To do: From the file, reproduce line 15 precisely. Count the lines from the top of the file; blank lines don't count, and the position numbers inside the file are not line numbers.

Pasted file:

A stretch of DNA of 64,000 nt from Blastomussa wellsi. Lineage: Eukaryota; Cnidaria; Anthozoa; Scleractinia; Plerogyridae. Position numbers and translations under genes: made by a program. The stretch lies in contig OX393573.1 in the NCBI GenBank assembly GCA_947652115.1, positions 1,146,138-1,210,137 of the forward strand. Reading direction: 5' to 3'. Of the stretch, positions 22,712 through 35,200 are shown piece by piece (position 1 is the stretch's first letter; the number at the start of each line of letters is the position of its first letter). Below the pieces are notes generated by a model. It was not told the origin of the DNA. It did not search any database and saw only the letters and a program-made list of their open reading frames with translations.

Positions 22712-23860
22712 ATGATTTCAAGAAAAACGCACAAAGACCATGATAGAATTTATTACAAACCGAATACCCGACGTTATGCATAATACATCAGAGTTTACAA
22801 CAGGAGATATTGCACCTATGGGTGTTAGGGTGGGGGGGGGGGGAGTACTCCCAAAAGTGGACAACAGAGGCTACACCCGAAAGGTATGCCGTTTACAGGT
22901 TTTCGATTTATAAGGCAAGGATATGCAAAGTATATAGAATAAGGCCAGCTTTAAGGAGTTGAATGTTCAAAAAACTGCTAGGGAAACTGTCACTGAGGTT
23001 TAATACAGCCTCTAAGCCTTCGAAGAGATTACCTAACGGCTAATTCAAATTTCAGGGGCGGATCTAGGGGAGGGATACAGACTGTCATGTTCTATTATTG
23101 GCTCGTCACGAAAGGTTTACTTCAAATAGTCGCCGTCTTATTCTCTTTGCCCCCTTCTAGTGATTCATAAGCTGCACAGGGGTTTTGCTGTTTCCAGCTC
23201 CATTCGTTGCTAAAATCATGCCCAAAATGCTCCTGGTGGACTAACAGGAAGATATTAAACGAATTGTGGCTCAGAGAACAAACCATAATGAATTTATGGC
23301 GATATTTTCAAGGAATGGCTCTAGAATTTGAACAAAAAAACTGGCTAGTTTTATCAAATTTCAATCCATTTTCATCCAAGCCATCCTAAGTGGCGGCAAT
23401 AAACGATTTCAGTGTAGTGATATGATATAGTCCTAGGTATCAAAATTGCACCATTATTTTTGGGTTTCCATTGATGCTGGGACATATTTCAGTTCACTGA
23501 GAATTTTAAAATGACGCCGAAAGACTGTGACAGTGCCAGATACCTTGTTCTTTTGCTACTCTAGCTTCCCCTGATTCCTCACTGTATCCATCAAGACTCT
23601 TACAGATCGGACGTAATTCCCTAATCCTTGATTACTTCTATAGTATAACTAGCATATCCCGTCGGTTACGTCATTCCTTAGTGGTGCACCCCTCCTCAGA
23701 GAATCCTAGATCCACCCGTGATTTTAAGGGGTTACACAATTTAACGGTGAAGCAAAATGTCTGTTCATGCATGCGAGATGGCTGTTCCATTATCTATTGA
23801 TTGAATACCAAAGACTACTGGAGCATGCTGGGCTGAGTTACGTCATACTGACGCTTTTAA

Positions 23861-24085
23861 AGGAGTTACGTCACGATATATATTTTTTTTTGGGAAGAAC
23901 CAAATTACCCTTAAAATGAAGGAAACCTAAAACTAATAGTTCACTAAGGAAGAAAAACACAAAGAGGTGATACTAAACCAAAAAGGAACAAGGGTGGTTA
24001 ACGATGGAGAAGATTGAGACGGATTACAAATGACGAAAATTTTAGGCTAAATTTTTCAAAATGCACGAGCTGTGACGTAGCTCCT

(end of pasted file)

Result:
Positions 23861-24085